with dry ice was necessary to prevent evaporation of the solvent during collection. The sample was immediately capped and thawed on ice. The sample volume was determined and the volatile components were permitted to evaporate at room temperature with gentle agitation. The sample volume was reestablished by adding nbutyl chloride:methanol (1:1). Samples were then diluted 40-fold in n-butyl chloride:methanol (1:1) and a 5 L aliquot combined with octanoyl-vanillamide (500 ng). The samples were evaporated to dryness, reconstituted with 100 L of 70% methanol: 30% dH2O, and analyzed using LC/MS. Results Analysis of Capsaicinoids by LC/MS Identification of the individual capsaicinoid analogues (see Fig. 1) was achieved by LC/MS. The calibration curve for the assay was linear from 1.0 to 5000 ng, but was split into three curves to more accurately calculate the concentration of the analytes in the samples. Identification of the individual capsaicinoids was achieved by mass-selective detection as well as by retention time. Octanoylvanillamide (m/z 280) eluted at approximately 8.4 min followed by nordihydrocapsaicin (m/z 294; 11.8 min), nonivamide (m/z 294; ~12.6 min), capsaicin (m/z 306; ~12.6 min), dihydrocapsaicin (m/z 308; ~15.8 min), homocapsaicin (m/z 320; ~16.1 min), and homodihydrocapsaicin (m/z 322; ~17.5 min). A typical mass-chromatogram of a standard containing 500 ng of all analytes and internal standard is shown in Fig. 2. The compound

FIG. 2Representative reconstructed ion mass-chromatogram of a 500 ng standard mixture containing all capsaicinoids and internal standard (500 ng). Octanoyl-vanillamide is represented by the panel labeled m/z 280, nordihydrocapsaicin and nonivamide by m/z 294, capsaicin by m /z 306, dihydrocapsaicin by m/z 308, homocapsaicin by m/z 320, and homodihydrocapsaicin by m/z 322. Specific retention times for the individual analytes are presented in the results section. Data were collected as described under materials and methods.



(m/z 308) eluting at approximately 16.2 min has been tentatively identified as decanoyl-vanillamide, based on similarities in retention time and mass when compared to a synthetic standard of decanoyl-vanillamide (data not shown). Analysis of Capsaicinoids in Fresh Peppers The analysis of unadulterated pepper extracts demonstrated the presence of all previously documented naturally occurring capsaicinoids as well as nonivamide. The identification of nonivamide in peppers was confirmed by mass (m/z 294) and retention time (approximately 12.6 min). Confirmation of the presence of nonivamide in the peppers was achieved using collision-induced fragmentation of the molecular ion by LC/MS/MS and obtaining the product ion spectrum (data not shown). Nonivamide was present in habeero, anaheim, red-chili, green-chili, and green bell pepper extracts at a relative concentration range of 0.42 to 7.2% of the total capsaicinoid concentration, depending upon the variety of pepper. Nonivamide was not detected in extracts of yellow bell pepper and was present in the green bell pepper at less than 0.025% of the concentration in green-chili pepper. The concentrations of the capsai-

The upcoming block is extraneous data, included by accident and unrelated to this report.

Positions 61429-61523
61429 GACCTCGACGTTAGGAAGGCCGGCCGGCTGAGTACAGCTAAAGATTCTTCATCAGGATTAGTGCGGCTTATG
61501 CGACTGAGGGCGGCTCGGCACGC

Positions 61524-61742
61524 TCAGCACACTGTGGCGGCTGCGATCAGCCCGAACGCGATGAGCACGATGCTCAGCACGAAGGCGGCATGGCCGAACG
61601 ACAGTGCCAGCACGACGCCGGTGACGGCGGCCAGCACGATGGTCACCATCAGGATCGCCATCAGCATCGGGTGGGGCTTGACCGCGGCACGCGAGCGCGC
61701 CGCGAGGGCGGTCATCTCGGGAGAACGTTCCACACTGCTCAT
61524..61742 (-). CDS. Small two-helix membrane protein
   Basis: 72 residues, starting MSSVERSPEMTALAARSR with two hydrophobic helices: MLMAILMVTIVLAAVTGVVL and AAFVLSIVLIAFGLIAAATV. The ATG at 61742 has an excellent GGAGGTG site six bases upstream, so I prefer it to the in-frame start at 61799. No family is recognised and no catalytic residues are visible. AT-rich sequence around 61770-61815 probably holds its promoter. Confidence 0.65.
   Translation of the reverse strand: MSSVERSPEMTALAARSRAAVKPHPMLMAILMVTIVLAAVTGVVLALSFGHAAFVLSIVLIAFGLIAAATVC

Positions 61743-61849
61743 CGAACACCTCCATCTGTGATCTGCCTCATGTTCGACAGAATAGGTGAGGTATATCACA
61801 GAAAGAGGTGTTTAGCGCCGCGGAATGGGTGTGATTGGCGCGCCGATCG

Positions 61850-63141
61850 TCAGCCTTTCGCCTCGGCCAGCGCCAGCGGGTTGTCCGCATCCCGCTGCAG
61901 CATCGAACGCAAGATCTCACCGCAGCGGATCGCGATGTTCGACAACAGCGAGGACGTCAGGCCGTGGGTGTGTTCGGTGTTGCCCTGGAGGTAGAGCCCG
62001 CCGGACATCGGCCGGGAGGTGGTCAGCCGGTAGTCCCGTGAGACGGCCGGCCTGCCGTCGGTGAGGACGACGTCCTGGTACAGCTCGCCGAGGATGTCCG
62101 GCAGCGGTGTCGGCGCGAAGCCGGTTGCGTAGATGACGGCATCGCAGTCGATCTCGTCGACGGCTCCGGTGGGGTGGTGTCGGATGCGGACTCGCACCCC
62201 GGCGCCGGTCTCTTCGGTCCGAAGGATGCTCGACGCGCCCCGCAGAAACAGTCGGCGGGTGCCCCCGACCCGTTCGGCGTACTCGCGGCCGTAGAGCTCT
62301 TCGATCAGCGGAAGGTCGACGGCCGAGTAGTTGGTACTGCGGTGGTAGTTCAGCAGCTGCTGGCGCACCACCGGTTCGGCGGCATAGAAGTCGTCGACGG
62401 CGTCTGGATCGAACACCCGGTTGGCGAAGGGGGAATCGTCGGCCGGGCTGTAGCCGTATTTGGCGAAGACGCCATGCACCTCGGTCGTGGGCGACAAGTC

cinoid analogues in the six varieties of peppers are summarized in Table 1. Analysis of Oleoresin Capsicum As described, quantification of the individual capsaicinoid analogues in commercial preparations of oleoresin capsicum was achieved by comparing the peak area ratio of the samples to the calibration curves. The capsaicinoid analogue concentrations in seven different oleoresin capsicum samples are summarized in Table 2. The absolute and relative concentrations of the individual capsaicinoids varied between samples. Figures 3A and 3B illustrate the correlation between SHU rating and the total (Fig. 3A) and individual capsaicinoid analogue concentrations (Fig. 3B). The relationship between total capsaicinoid concentration and SHU rating was approximately 15 000 SHU/ g of total capsaicinoids. Data presented in Fig. 3B indicate that capsaicin and dihydrocapsaicin were primarily responsible for the SHU rating. Their relationships were approximately 35 700 and 33 900 SHU/ g, respectively. The total and relative analogue concentrations were consistent between oleoresin capsicum samples having the same SHU rating.

TABLE 1Capsaicinoid analogue concentrations in extracts of fresh peppers. Variety of Pepper Yellow Bell (Utah) Green Bell (Utah) Green-chili (Utah) Anaheim (New Mexico) Anaheim (Maryland) Red-Chili (New Mexico) Red-chili (Utah) Habeero (Utah) Total ( g/g)* 0.0018 0.0049 19 73 87 83 59 510 0.0002 0.0004 2.0 7.0 5.0 9.0 6.0 27.0 NDHC (%) N.D. 13.1 22.4 11.8 6.3 11 9.6 3.6 0.9 0.2 0.9 0.8 1.0 0.4 0.3 Nonivamide (%) N.D. 7.2 2.7 1.0 0.42 0.6 1.2 1.4 0.4 0.2 0.1 0.07 0.1 0.1 0.1 Capsaicin (%) 37 27 21 47 60 56 50 61 4.0 2.0 6.0 2.0 9.0 4.0 3.0 6.0 DHC (%) 63 52 46 36 30 29 27 32 5.0 7.0 2.0 3.0 4.0 2.0 1.0 3.0 HC (%) N.D. N.D. 0.9 1.3 2.6 1.0 6.1 0.9 0.4 0.4 0.5 0.5 0.4 0.1 7 3.0 1.4 1.8 6.2 1.1 HDHC (%) N.D. N.D. 2.0 0.7 0.3 0.4 0.5 0.1